Happy birthday, Friedrich, press technology pioneer

Apr 17, 2024 at 11:17 am by admin

It’s the two-hundred-and-fiftieth birthday today of Friedrich Koenig, inventor of the steam-powered press that printed The Times at an awesome 1100 sph.

Farmer’s son Koenig was the inventor of the high-speed cylinder press which produced the London daily on the night of November 28, 1814, heralding the arrival of a new era.

He had completed a book-printing apprenticeship with Breitkopf & Härtel and wanted to open a bookshop and print workshop of his own, and questioned why little had changed since Johannes Gutenberg’s 15th century press.

Koenig designed his first press in Suhl, on the edge of the Thuringian Forest, where workshops were well equipped and mechanics knowledge advanced. However, print quality of the wooden press – which had an automatic inking unit – was indifferent, and none of the printers he approached were interested.

Realising the need for capital, he set off for the industrially-developed production environment of London, where he met prominent English printer Thomas Bensley. An 1807 contract covered Koenig’s developments and the partnership remained strained and conflict-laden, but opened doors including a meeting with Stuttgart-born precision engineer Andreas Bauer.

The two complemented each other with their individual passions and abilities –Koenig as the eloquent and restless visionary alongside the more cautious and introverted pragmatist Bauer, whose sound craft skills enabled him to realise his partner’s ideas.

Developments included a cast-iron version of the Suhl press, and the 1812 unveiling of an 800 sph cylinder press. By the time Times publisher John Walter placed his order, the steam-powered double-cylinder press was even capable of printing 1,100 sheets per hour and thus broke all existing records. Operating costs were considerable, but the enormous speed and at the same time excellent print quality more than made up for it. Nothing short of a sensation, it led to Walter mentioning Koenig and Bauer by name in his editorial.

Bensley resisted plans for series production however, and frustrated over patent disputes and a new contract, Koenig returned to Germany, buying a secularised monastery in Oberzell near Würzburg in 1817.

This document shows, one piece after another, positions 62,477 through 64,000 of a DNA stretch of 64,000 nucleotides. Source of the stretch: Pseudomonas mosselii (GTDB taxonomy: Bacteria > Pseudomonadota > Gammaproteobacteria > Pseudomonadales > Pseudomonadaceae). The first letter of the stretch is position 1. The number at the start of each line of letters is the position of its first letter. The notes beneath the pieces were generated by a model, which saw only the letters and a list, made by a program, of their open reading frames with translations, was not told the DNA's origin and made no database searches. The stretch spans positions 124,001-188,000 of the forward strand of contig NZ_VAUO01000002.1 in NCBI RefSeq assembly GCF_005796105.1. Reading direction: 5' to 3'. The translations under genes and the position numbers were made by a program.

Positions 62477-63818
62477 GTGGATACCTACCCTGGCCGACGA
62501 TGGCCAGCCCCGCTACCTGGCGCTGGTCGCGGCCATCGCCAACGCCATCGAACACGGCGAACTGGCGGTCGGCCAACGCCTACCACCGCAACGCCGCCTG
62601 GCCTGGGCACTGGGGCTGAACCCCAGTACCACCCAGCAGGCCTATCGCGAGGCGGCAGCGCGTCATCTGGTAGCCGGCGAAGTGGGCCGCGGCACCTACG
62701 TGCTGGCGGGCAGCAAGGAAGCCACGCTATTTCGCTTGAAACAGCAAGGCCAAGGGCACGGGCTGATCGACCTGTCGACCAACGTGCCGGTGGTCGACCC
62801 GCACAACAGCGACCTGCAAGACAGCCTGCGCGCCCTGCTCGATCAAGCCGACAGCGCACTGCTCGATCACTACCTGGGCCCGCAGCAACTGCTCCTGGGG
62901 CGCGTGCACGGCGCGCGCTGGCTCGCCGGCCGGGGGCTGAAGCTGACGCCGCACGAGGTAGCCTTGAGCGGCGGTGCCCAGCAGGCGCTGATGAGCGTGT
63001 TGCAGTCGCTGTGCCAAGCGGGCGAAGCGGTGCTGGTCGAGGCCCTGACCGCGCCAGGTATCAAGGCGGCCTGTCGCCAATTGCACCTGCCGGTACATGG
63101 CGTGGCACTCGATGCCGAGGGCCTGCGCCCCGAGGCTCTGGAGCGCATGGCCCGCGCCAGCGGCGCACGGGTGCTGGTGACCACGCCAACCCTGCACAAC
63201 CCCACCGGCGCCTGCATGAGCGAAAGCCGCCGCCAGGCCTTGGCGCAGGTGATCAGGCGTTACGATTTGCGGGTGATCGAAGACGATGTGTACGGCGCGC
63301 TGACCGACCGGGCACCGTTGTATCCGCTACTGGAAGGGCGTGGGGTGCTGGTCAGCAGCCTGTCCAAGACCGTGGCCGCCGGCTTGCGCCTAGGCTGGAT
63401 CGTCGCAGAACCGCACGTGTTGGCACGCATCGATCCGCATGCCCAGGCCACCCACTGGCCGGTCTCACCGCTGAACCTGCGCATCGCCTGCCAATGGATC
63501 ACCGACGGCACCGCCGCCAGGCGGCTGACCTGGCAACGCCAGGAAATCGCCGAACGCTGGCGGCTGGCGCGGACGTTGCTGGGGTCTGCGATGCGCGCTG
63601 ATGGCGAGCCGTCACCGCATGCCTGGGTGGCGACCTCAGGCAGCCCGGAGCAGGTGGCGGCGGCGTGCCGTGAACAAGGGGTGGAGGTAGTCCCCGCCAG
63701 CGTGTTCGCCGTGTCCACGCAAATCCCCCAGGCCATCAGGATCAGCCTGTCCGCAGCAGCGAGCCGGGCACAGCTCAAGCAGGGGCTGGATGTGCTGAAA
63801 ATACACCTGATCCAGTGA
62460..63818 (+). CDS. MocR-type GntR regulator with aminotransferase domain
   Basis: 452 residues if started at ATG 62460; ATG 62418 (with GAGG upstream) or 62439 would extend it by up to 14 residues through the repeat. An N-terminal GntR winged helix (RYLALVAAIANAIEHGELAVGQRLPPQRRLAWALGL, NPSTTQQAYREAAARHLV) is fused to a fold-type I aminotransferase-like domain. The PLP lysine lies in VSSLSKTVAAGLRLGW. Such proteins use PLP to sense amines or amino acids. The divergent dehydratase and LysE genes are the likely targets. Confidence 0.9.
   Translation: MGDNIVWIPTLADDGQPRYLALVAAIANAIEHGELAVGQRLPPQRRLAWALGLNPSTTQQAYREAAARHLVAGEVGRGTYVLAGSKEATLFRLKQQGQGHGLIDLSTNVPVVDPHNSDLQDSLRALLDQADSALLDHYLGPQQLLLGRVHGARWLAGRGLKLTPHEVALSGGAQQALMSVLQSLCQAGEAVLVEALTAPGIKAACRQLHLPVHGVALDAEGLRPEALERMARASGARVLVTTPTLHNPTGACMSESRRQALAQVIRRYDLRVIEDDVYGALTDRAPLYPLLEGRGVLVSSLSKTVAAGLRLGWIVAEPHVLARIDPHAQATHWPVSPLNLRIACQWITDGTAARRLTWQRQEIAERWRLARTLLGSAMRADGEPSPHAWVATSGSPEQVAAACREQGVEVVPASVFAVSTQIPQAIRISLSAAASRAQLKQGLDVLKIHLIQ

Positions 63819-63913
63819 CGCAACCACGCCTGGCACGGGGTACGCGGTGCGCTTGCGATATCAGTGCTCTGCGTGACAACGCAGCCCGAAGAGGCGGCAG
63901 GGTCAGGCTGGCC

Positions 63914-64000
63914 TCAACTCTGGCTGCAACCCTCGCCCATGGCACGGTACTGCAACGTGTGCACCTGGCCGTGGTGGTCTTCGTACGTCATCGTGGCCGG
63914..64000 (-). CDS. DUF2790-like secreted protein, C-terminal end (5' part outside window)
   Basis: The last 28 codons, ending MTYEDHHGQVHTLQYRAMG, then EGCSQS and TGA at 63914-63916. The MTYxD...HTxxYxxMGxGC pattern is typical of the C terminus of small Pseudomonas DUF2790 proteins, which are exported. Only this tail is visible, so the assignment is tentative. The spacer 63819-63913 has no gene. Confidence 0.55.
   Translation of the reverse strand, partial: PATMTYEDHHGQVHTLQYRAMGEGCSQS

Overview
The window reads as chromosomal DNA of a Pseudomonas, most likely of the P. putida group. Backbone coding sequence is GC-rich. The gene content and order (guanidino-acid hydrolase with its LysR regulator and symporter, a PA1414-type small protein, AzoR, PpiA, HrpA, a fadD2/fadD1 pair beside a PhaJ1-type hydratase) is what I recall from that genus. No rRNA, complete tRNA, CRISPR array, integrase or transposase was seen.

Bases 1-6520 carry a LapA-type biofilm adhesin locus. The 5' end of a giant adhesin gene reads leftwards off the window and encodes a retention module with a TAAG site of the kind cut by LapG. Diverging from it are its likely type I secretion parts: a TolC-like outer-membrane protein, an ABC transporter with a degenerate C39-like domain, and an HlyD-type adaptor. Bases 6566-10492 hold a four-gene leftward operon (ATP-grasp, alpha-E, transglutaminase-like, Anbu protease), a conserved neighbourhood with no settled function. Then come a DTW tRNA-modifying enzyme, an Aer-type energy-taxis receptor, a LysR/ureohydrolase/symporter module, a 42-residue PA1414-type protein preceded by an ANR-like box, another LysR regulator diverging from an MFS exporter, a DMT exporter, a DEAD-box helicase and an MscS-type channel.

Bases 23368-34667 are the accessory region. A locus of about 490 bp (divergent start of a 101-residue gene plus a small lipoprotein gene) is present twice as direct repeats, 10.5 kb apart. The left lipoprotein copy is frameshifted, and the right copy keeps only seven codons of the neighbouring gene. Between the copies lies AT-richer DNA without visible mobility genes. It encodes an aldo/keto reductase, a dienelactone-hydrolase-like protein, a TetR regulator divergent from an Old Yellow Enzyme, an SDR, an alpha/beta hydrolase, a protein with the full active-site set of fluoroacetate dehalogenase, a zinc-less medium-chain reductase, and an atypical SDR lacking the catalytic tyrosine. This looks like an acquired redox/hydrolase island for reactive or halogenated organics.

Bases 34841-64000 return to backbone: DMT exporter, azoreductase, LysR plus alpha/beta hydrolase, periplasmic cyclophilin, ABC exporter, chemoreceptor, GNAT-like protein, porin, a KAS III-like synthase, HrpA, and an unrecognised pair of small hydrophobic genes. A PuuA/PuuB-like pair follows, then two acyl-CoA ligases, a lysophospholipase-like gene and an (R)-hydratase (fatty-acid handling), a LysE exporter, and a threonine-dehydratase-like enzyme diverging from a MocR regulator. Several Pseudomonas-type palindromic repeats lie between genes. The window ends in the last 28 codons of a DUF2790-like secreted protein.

Setting up a printing press factory with Bauer in a region that had, until then, been devoted to wine-growing was challenging, but after a few initial difficulties, presses manufactured there began to gain a foothold. One by one, all the major printing companies in Germany and neighbouring countries moved to mechanised production and brought the still young company Koenig & Bauer a level of prosperity that only began to wane in the last few years of Koenig’s life.

Romance intervened when he returned to Suhl to visit boyhood friend Johanna Jacobs – who was living in relative poverty as a widowed mother of four children – and met and fell love with her daughter Fanny.

Despite the fact that Koenig was significantly older, they married in 1825 and Fanny followed her husband to Oberzell. Three children were born, but their happiness as a family was to be short-lived. After just eight years of marriage, Friedrich Koenig succumbed to a heart disease in 1833.

Economic problems had brought extra stress, with press sales slumping and exports to the French market drying up after the July Revolution in Paris. Koenig was laid to rest in the grounds of the Oberzell monastery.


Fanny Koenig continued the business with Bauer and guided the company to a new heyday. Friedrich Koenig is therefore remembered as the man who laid the foundations for what is today a global company, and with his invention, transformed the world of print.

–with Koenig & Bauer

Pictured: Koenig & Bauer chief executive Andreas Pleßke (right) with advisor Marc Bolza-Schünemann, great-great-great-great-grandson of Friedrich Koenig at the grave in Oberzell

Sections: Print business


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